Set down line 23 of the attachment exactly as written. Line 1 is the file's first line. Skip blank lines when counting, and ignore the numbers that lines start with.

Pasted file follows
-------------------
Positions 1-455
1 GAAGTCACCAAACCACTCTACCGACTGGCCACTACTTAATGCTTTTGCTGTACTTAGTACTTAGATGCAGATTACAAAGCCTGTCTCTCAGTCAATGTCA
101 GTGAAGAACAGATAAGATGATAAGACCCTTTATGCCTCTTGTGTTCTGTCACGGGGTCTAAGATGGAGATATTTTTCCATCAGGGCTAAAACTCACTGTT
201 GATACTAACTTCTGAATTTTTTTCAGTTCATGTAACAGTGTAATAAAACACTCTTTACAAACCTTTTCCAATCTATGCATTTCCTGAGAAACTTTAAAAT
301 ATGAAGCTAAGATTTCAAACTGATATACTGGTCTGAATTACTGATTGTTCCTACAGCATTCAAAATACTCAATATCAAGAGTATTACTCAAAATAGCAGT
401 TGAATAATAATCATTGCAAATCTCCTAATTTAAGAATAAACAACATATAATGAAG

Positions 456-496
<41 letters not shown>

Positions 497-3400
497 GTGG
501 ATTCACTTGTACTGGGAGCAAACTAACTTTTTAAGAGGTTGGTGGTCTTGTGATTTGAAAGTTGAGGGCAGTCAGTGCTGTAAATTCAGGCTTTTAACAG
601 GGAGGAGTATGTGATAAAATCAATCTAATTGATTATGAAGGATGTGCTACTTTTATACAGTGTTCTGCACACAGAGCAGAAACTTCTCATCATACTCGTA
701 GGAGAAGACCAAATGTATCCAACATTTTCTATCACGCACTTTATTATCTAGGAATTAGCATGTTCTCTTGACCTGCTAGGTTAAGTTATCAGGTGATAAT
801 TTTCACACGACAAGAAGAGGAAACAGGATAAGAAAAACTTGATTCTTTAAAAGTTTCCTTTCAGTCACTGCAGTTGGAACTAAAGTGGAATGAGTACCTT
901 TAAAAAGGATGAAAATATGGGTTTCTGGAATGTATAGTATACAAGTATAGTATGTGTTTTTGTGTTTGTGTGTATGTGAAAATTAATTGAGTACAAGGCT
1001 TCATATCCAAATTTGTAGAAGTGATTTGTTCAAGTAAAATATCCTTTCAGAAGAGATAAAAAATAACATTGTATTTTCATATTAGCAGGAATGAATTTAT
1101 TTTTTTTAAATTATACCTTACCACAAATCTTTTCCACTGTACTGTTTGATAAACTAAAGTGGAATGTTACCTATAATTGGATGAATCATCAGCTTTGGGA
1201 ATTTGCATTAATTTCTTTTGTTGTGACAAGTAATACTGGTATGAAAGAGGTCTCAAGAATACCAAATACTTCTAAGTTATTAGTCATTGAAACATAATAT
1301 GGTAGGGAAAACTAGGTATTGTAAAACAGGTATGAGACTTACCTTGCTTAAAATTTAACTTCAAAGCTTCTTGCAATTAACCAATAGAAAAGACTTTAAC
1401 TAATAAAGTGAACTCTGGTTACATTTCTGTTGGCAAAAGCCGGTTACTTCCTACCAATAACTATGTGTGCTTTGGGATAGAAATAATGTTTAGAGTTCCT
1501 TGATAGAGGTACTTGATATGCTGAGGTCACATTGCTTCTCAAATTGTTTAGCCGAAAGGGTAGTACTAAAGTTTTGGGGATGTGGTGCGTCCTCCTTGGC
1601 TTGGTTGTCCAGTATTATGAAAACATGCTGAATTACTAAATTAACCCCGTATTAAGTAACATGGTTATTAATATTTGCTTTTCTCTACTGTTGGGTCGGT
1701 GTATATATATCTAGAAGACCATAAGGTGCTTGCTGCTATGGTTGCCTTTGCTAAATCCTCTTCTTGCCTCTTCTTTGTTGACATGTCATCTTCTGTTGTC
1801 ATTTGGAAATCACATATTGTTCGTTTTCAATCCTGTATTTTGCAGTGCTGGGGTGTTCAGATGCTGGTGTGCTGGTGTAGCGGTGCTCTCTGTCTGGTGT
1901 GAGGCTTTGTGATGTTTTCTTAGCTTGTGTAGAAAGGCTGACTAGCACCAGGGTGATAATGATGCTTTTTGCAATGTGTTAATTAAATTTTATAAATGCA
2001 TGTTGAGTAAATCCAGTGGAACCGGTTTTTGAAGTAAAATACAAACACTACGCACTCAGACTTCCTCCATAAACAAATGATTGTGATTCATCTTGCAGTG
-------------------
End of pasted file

1701 GTATATATATCTAGAAGACCATAAGGTGCTTGCTGCTATGGTTGCCTTTGCTAAATCCTCTTCTTGCCTCTTCTTTGTTGACATGTCATCTTCTGTTGTC